- Kaleem Aftab
- 2 October 2006
There is a tendency in African American cinema and culture (think Chester Himes novels) to romanticise the 1930s, a world depicted in Harlem Nights, Cotton Comes to Harlem and the first hour of Malcolm X as a time of black gangsters that revolved around black businesses and the jazz and swing scene. These films tend not to deal with the rampant racism at a time when Oscar Micheaux was the only African-American filmmaker, and there was a huge struggle, to make films about black lives.
For the romantics, it’s unsurprising that Outkast use this era to showcase their exceptional brand of hip-hop in this visually impressive film. Percival (André 3000 aka André Benjamin) and Rooster (Big Boi aka Antwan A Patton) are childhood pals who get mixed up in the territorial ambitions of notorious, hard as nails gangster Trumpy (Terrence Howard). It’s a tame, well-rehearsed story that hangs together to ensure Idlewild plays like one incongruous pop promo after another. That the director is music video maestro Bryan Barber ensures that there is always some inventive visual dash onscreen. A glamourous, brilliantly executed exercise in pop marketing.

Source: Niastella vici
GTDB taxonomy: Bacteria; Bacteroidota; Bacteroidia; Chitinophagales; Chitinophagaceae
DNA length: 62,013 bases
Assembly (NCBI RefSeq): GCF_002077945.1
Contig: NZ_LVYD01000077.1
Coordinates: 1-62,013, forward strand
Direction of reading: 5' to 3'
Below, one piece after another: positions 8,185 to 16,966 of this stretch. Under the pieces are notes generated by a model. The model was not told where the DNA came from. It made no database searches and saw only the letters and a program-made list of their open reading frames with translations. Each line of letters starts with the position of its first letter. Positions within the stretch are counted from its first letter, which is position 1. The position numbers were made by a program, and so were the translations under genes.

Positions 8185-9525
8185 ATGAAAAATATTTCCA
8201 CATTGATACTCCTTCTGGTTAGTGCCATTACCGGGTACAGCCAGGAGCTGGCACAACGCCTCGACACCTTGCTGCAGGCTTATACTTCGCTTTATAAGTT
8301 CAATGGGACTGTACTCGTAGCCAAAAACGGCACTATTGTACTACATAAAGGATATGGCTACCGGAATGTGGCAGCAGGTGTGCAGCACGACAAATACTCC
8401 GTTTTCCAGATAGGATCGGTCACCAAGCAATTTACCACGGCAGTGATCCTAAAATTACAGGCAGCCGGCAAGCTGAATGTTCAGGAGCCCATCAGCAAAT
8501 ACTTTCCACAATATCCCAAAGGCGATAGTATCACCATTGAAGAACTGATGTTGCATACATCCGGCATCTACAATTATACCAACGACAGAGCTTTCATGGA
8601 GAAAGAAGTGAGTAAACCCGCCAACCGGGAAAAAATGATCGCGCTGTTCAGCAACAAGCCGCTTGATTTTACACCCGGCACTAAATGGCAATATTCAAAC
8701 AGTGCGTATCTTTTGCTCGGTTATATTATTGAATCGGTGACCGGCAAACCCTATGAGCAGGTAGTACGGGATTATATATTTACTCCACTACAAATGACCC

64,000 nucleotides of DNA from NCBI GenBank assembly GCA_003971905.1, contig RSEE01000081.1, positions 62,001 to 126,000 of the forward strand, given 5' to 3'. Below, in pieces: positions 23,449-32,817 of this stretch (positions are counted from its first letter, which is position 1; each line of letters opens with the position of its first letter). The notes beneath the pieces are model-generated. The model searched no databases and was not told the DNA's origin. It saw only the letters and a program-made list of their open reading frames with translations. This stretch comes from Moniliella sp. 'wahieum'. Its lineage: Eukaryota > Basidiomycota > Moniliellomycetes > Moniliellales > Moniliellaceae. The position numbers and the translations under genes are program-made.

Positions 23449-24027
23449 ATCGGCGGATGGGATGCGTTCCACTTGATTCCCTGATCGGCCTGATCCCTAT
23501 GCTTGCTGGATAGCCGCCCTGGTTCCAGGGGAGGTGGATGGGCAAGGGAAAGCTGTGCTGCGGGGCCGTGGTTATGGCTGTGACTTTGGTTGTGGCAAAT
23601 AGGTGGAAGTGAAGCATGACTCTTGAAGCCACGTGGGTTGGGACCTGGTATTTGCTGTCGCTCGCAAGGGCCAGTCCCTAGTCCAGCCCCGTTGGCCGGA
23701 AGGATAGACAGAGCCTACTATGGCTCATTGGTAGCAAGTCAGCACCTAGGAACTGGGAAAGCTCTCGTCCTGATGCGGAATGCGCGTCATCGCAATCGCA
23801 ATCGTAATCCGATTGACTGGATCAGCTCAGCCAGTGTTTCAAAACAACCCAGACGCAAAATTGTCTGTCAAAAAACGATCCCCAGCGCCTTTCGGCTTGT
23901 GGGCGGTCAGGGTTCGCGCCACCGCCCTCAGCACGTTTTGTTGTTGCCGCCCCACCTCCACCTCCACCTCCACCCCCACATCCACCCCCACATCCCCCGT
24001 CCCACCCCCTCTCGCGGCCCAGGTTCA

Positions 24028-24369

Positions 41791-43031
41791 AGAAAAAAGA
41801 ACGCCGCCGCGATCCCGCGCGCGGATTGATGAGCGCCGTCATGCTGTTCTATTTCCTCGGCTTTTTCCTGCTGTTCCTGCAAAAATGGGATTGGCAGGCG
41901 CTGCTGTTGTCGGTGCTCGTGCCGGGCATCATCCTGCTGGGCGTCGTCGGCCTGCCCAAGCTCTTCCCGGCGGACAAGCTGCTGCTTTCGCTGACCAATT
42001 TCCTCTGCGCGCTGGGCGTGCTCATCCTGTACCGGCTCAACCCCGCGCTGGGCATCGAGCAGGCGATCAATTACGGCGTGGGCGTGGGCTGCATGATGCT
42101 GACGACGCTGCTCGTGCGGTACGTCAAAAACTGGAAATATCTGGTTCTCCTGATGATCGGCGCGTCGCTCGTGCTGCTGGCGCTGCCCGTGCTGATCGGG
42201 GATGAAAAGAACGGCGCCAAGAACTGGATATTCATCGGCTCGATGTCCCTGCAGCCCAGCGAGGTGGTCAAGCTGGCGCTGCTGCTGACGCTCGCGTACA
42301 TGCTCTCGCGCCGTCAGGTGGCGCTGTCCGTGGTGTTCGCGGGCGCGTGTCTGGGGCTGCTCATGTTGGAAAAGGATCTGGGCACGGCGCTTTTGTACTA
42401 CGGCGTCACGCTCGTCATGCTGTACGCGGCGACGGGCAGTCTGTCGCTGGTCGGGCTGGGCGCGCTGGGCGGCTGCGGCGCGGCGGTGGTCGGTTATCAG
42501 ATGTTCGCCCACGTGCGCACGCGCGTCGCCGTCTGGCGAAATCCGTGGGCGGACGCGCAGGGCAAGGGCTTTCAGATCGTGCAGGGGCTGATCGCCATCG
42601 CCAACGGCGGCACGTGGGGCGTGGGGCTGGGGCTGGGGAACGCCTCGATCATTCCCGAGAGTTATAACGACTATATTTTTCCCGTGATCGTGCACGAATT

General release from Fri 13 Oct